In this query, we shift both startOfMonth() and endOfMonth() by -1. The minus (-) tells us it’s a previous time, and the one (1) tells us to shift one whole month, meaning both of these times return values for the previous calendar month. This gives us a handy time-box for our queries – which is great for a report.

Sprints and Versions

So, this section is for my JIRA Software teams out there.

When I’m a part of Agile teams, I like to have a dashboard we can all view that tells us what’s going on in the current sprint. For this, we can use the opensprints() function. I like to pair this with a project key query so that I only get the open sprint for my project, such as:

Project = "Project Name" and Sprint in openSprints()
Pardon the blur…I actually don’t have any open Sprints in my test instance, so I had to use my work instance.

A note on openSprints() is that it only supports the operators IN and NOT IN. Using an equal sign will cause the query to return an error.

There is also the operators futureSprints() and closedSprints(). However, these return ALL future and closed sprints, respectively, so further filtering will be needed to focus on any particular sprint (such as Sprint = “Name”)

So, let us say you are in a situation where you care more about what has and hasn’t been released than what is in any particular sprint. Then you’ll be interested in the functions latestReleasedVersions() and earliestUnreleasedVersions(). These operate on the fields AffectedVersion, FixVersion, as well as any custom fields with type Version. Let’s say you want to know what bug-fixes have gone out the door:

issuetype = Bug and fixVersion = latestReleasedVersion()

The neat trick about this query is that it will automatically update if your team releases a new version, meaning if you use it in a dashboard, it will always show the bugs fixed in the last released version.

Filtering out sub-tasks

So this one comes up often. A manager wants a dashboard, but they don’t want to get bogged down in the minutia of the sub-tasks. This a handy trick I use to filter out all sub-tasks from a query. I simply and the existing query with this clause:

issuetype not in subtaskIssueTypes()

It’s a simple thing to add but is an easy way to filter out all sub-tasks. Because of how it works, if you add any new sub-task types to the project in the future, the filter will still work without needing to be updated.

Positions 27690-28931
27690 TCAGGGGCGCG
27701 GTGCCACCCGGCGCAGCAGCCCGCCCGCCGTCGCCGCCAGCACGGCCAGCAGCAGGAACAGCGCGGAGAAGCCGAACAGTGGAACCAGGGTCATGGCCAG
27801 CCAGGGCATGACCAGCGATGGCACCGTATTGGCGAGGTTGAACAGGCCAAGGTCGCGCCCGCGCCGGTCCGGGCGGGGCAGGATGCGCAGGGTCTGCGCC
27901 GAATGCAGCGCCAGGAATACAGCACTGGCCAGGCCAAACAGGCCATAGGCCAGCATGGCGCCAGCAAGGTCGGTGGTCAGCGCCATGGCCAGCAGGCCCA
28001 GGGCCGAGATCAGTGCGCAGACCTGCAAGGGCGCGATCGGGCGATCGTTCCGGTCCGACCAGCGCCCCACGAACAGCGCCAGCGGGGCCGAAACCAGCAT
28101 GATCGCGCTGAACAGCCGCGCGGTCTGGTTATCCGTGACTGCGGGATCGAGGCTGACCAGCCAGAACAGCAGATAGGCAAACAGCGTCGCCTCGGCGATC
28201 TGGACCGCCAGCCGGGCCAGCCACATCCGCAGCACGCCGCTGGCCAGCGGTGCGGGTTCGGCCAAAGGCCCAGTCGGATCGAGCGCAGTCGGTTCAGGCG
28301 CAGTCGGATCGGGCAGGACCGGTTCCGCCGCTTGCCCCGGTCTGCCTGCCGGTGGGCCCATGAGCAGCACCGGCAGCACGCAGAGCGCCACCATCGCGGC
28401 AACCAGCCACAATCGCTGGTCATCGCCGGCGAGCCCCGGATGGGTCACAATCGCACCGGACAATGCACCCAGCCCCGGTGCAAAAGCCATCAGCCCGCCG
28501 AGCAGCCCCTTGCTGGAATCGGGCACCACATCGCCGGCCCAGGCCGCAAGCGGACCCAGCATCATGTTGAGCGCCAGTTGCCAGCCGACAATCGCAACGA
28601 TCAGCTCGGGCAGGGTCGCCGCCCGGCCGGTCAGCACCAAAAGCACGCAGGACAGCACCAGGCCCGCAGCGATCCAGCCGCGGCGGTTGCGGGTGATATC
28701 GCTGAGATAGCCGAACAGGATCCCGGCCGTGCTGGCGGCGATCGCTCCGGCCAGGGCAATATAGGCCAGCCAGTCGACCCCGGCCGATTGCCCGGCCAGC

Cleaning up watched issues

So, JIRA in its current form sends out A LOT of emails.

Just a *few* emails…

Atlassian has heard our cries, and they are working on it, but in the meantime – this is where we are. And as an Admin, you will be touching a lot of issues – which will put you on their watchers list automatically. So I find it helpful to run this JQL and clean things up every few months.

watcher = currentuser() and project not in ("Home Project A", "Home Project B", ...)

This gives me a list of all issues I’m watching on an instance that is outside of what I consider to be my “Home Projects” I use to organize my work. From there you can run a bulk change on the list, and on Step 2, choose the “Stop Watching Issues” operation. I don’t know if this honestly counts as a JQL trick, but it has helped keep me sane many a time.

And that’s all for this time!

Did you learn anything new? What are some of your favorite JQL tricks that I didn’t cover? If I get enough I’ll do a part 2 to this!

So it’s been a busy time for me. I decided to take advantage of the current time I have to study for my next ACP exam. It’s scheduled for May 8th, which doesn’t give me too much study time left. But hopefully, I’ll be sending out good news the following week!

My Wife and I also have been working on 3D printing face-shields for first responders – you can read about our efforts (okay, mostly her efforts) on her blog here: https://cadstories.com/2020/04/17/engineering-and-covid-19/

I also have a twitter account for the blog now! If that’s your preferred source of Social Media, give me a follow! I’ll be posting blog posts there, as well as anything else Atlassian related I find interesting! https://twitter.com/theJIRAguy You can also sign up here to get an email every time I publish a new blog post! Simply use the sign-up form at the bottom of this post!